Rebennack’s new album takes on a wide range of issues—from disappearing wetlands to oil-industry greed, the Iraq war to the botched response to Katrina (and connects the dots between these problems). But Rebennack’s deepest ire is saved for recent challenges to the culture he grew up with. When I met with him at his management company’s Harlem office, he recalled reading about the funeral-parade arrests in Tremé. “I called up the woman who wrote the article, and she gave me the skinny,” he said. “And it was even worse than I thought. There were kids watching, and the guys they hauled off were their teachers. Can you imagine that?”
Near the end of saxophonist Donald Harrison’s jazz-tent performance, after his masterful displays of bebop and funk, the band vamped as Harrison disappeared from the stage. He returned in full regalia, as Big Chief of Congo Nation, which he named for Congo Square, the spot where, two centuries ago, enslaved Africans would drum and dance on Sundays: Their bamboula rhythm, essential to any Mardi Gras Indian gathering, still courses beneath most of the homegrown music at Jazz Fest.
But for the past several years—even before Katrina—Congo Square has been off limits. Thick chains and a padlock greet visitors at the gates of the surrounding Armstrong Park, just off North Rampart Street. A few days before Jazz Fest, I’d seen those gates open. A few dozen people wearing identical T-shirts were hard at work painting fences and sprucing things up around Congo Square. My heart nearly leapt. Turns out it was a volunteer group sponsored by the National Tourism Foundation. Their shirts read “Tourism Cares.” Yet the city that derives much of its tourist appeal from Congo Square’s legacy has quite uncaringly cordoned off the place: We’re left with a freshly painted fence that, except for an occasional special event, stays locked.
President Bush couldn’t stay for Jazz Fest, but just prior he hit New Orleans for a few days. The trip had a focus: a press-worthy summit with Mexican President Felipe Calderón and Canadian Prime Minister Stephen Harper, to shore up free-trade spirit in general, and to defend NAFTA from critics like Hillary Clinton and Barack Obama.
On Earth Day, Bush and his new friends took to Lafayette Square, to plant an oak tree. When I got to Lafayette Square the next evening, I found a small granite monument left by our president: “Planted a Summard Oak Tree on April 22, 2008, in honor of Earth Day and the Cresent City’s hosting of the North American Leaders’ Summit”—just like that, with the word Crescent misspelled. By the next day when I returned, camera in hand, a new, corrected granite block had been installed. The gaffe received surprisingly little attention around town. But a local satirical newspaper, The New Orleans Levee, ran a front-page piece, with a photo of an in-between moment I’d missed: Someone had spray-painted a proofreader’s caret and the letter “c” on the monument. If only the president’s more damning blunders in New Orleans could be so swiftly and easily fixed, and not set in stone.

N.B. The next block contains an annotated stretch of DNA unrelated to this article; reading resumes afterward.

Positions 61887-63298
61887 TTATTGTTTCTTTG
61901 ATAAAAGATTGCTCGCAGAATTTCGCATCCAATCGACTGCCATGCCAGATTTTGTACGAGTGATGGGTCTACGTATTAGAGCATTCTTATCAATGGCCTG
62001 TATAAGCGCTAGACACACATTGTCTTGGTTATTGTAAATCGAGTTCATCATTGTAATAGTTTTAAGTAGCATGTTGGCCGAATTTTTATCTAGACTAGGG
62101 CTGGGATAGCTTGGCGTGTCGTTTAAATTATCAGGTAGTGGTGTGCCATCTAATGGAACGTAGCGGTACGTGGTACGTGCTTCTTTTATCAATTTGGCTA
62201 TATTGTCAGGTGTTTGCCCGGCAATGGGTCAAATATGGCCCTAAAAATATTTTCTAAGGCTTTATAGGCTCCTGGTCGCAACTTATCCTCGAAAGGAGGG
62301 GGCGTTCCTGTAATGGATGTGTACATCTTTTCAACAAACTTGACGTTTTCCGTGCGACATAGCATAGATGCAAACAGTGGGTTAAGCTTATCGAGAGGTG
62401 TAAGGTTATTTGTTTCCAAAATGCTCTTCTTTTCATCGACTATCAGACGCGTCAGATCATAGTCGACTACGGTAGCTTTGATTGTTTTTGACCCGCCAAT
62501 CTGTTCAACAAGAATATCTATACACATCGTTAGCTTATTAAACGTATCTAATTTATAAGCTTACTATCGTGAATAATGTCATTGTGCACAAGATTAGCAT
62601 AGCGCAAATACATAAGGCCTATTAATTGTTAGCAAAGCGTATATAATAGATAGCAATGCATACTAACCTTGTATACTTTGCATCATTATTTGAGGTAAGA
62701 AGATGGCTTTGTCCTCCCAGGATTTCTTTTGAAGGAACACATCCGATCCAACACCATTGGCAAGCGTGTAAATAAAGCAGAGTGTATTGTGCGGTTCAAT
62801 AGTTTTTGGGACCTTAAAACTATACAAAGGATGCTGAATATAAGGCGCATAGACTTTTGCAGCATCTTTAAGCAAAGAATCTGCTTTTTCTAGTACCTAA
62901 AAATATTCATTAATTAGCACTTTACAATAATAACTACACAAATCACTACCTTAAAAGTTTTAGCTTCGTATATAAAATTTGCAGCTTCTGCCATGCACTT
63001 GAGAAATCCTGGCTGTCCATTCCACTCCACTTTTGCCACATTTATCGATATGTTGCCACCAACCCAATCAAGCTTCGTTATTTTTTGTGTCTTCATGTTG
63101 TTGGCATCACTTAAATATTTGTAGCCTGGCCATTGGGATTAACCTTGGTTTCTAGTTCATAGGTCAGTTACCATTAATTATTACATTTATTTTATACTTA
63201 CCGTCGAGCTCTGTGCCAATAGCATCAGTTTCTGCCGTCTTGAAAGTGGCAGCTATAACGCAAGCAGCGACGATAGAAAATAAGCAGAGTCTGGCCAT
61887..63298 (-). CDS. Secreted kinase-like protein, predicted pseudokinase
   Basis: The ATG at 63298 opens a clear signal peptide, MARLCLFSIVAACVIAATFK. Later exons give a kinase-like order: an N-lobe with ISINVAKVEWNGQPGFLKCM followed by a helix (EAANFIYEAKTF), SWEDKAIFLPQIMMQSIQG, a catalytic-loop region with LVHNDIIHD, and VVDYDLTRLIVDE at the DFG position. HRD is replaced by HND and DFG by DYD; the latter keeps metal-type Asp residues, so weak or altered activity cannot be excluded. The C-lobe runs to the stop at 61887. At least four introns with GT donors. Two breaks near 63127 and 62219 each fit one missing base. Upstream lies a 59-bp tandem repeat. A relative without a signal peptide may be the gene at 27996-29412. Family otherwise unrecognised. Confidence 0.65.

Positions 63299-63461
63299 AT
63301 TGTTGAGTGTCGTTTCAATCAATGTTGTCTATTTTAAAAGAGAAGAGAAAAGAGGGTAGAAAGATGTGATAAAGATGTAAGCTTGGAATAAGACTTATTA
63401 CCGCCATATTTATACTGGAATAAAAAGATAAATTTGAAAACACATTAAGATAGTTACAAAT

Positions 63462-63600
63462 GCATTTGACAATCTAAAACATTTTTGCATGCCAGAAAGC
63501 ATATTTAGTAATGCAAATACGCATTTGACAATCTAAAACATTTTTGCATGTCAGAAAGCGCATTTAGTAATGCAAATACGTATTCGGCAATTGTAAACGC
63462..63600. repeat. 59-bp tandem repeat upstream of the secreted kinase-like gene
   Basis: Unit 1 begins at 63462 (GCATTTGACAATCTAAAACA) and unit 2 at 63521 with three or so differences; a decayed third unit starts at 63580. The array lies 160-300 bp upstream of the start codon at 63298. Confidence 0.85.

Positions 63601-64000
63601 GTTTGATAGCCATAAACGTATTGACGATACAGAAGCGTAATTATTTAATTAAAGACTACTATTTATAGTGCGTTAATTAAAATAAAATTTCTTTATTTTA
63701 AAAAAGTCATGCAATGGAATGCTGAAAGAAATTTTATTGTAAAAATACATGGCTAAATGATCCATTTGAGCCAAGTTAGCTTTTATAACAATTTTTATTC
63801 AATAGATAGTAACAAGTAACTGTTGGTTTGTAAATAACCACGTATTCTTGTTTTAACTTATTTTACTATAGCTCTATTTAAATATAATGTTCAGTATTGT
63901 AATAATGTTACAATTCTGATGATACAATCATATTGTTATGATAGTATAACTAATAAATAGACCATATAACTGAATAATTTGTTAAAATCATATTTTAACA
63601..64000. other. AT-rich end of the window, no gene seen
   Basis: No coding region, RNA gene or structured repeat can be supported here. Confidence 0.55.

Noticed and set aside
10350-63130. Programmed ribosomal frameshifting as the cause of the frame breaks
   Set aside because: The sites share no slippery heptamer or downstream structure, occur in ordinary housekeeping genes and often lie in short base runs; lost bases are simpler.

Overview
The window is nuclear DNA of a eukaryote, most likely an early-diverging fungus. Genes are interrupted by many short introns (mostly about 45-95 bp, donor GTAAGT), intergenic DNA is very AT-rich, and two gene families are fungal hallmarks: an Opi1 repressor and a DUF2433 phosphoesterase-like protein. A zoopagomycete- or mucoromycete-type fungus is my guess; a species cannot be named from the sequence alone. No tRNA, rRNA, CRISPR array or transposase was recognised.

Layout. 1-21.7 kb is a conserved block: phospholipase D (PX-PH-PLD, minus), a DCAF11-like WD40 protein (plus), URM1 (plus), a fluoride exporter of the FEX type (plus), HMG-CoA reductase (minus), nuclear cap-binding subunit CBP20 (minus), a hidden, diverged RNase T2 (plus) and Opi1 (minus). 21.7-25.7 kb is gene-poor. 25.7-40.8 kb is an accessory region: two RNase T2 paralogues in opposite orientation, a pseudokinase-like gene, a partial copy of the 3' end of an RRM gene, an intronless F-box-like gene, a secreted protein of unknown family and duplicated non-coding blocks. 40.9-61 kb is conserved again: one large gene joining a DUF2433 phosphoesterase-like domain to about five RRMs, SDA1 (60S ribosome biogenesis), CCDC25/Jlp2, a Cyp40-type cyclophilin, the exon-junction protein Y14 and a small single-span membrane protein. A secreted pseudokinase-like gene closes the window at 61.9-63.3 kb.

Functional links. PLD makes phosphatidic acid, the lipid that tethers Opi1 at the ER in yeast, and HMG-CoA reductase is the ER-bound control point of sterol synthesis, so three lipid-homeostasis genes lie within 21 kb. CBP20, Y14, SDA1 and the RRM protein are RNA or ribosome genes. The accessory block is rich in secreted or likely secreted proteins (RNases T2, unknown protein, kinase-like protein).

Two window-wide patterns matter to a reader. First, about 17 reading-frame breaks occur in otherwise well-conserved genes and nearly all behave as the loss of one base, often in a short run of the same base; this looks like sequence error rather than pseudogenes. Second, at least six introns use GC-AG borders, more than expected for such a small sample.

One politician who showed up at Jazz Fest with a purpose was Louisiana Lt. Gov. Mitch Landrieu. He gathered notable local musicians, painters, even a celebrity chef, along with reporters, in a trailer between stages. As the music of the nearby Fais-Do-Do stage thumped mightily, Landrieu, a pleasantly animated bulldog of a man in a T-shirt and khakis, began a conversation about local culture. Though the city of New Orleans does more to inhibit than to nurture its arts through uneven enforcement of arcane and vague zoning and permit statutes and police-led intimidation, the state, behind Landrieu’s lead, has fostered a more positive climate—mandating music and art in schools, for instance, and establishing tax incentives for the film and music industry. Landrieu is organizing the next edition of his World Cultural Economic Forum, in October, and it’s a right-thinking affair. “I don’t know that we did not take for granted the cultural riches we have here,” Landrieu said at last year’s event, “until after the international community gasped when they thought about what might be lost. A focus on how culture holds important keys to many aspects of recovery, be they economic, civic or spiritual, is essential for productive conversations about recovery.”
On that count, the Jazz & Heritage Festival might be considered a mighty conversation-starter. Festival producer Quint Davis once told me he thought of the event as “this big soul-generating battery.” Surely the $300 million in estimated revenue the seven-day event generates in the city can’t hurt. And apart from the national pop acts on Jazz Fest’s bill—from Al Green to Tim McGraw to Billy Joel—there is a dazzling range of homegrown artistry, the breadth and depth of which is stunning. The musicians and Mardi Gras Indians and second-liners at Jazz Fest who were born and raised in New Orleans tell the city’s truth beyond the Fair Grounds fences, for those who care to listen thoughtfully. And it’s even possible that something necessary, perhaps instructive, was conveyed during that first weekend—some basic feeling that locals understand—when we all had to slog through the mud just to get where we were going.
Larry Blumenfeld is working on a book about cultural recovery in New Orleans based on his research as a Katrina Media Fellow with the Open Society Institute. His writing has appeared in The Wall Street Journal and The Village Voice, among other publications, and his essay “Band on the Run in New Orleans” will appear in the forthcoming “Best Music Writing 2008” (Da Capo). He is editor at large of Jazziz magazine.
Truthdig / Larry Blumenfeld
Cyril (left) and Aaron Neville perform at Jazz Fest ‘08 in New Orleans.